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How I learned to Stop Hating Hardware Design

Since I first started building custom pieces of hardware I’ve always been limited to a select few materials and design processes. Generally something already made would have to be cut down, sanded, or drilled with the only three power tools I own: a dremel, drill, and angle grinder. If I had to build it from scratch it most likely be made from Shapelock, before be cut down, sanded, or drilled. In the end you have a very labor intensive, not easily repeatable, struggle to build even the most simple objects (take a look at my scoring machine for example). Today that changed.

Our school has a FabLab with several different prototyping machines that are open to any students interested in learning how to use them. Among them is a laser cutter. I love this laser cutter. I took an online laser safety course a few months ago but never really pursued it further. In fact, yesterday was the first time I actually stepped foot inside the FabLab, and I’m glad I did. I was given a very brief overview of how to set up and use the basic features of the laser cutter, after that the attendant had me cut out a simple square with my initials rasterized in the middle and I was done.

I wasn’t really sure how one goes about designing something like a chassis from scratch but I went with my gut feelings, design preferences, and a general idea of what was good and what was bad. I sat down with a blank sheet of paper and slowly measured out the various dimensions I needed from different components until I had a decent 2D representation of each with appropriate measurements. I then drew a 10cm x 10cm square and slowly started drawing in components till I had something that looked like a halfway decent chassis. I went over to the Lab right after class and sat down in front of Solidworks with a very rough sketch and dimensions I wasn’t entirely sure of and started to draw my template. 20 minutes later I had something that resembled something made by someone who might know what they were doing so I stuck with it. I dug a 1/4″ piece of acrylic out of the scrap bin, measured out an area to make sure my design would fit, crossed my fingers and hit the print key. It took about a minute to cut out the entire piece and the whole time I was waiting for something to go wrong. Nothing did. I lifted the cover and gently removed my first machined chassis. I then ran back to my loft so I could check and see whether or not my measurements were accurate and parts would fit. To my great surprise, everything turned out better than expected. Take a look at some of the photos below:

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The next update probably won’t be for a while. I have to run out to Home Depot to buy some fasteners to actually attach parts to the chassis as I have none. However, there is much more to come!

 

Somehow It Works

Whenever I sit down for a while to work on a project I’ll end up getting a little obessive. This has its pros and cons but usually ends up working out in the end, save some efficiency. I posted a while back about my first PCB and promised to do a quick update once the remaining components arrived (which they have), so here it is.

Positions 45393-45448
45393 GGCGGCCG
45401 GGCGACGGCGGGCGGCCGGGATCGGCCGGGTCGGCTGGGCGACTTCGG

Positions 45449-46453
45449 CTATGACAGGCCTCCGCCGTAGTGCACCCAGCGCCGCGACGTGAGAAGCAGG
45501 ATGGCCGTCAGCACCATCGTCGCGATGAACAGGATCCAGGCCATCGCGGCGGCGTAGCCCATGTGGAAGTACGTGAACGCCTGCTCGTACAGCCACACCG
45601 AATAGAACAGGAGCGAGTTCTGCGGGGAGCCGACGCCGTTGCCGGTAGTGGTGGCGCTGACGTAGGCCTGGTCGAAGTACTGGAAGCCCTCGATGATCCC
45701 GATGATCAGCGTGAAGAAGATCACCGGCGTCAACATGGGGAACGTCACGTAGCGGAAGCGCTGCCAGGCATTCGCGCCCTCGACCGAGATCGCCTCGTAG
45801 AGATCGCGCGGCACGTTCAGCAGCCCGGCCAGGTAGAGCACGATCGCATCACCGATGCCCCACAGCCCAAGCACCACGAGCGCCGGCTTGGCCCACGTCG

In retrospect, I probably should have spent a little more time checking over the board and connections before uploading my files to OSH Park. Past experience has shown me that very rarely will things work right the first time you do them. This project was no exception. The remaining board components arrived a few days ago and I quickly soldered everything in. I tried uploading a program however ended up with a very general avr error that really offered no insight into what was going wrong. I spent a couple hours browsing through forum posts hoping to find some explanation but came up empty handed. The following day I brought the board into one of our labs so I could actually check and see if data was being sent or received through the ATmega. A couple of scope frames later I was able to see that there was communication between the RX and TX on the chip and the FTDI adapter I was using. I rechecked my schematic and everything else looked correctly connected. It then dawned on me that my RX/TX lines might be inverted (which they were). Some ribbon cable and dremeling later I was able to swap the two lines and upload a blink test.

The following day the motors and reflectance array arrived, which I quickly tested to make sure everything else still worked. I cut off a piece of cardboard from one of the boxes I had laying around and mounted the two motors in along with some hot glue to hold the board just so I could see it drive around. My plan is to laser cut a chassis once I have a little more free time, but in the mean time here are some photos and a video:

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Decorating My Room

I’d generally describe my design tastes as minimalist/industrialist so buying something extraneous to put in my room was a first for me. Part of my decision to buy what I did was practical, the one light in my room simply isn’t bright enough, but I also thought it was something fun that I could always incorporate into a project if I got bored. With very little background research and information I spent $40 on a 5m LED light strip and audio controller. It was one of the best decisions I ever made.

The parts I ordered can be found here and here. I’ve only had it installed for a week but so far I’ve been pretty impressed. The audio response works pretty well (watch the video below), and the lights also work great to supplement my one room light. I ordered a second strip to fill up more of the ceiling so I’ll definitely be making another post on this in the future. Check out a video of them in action below:

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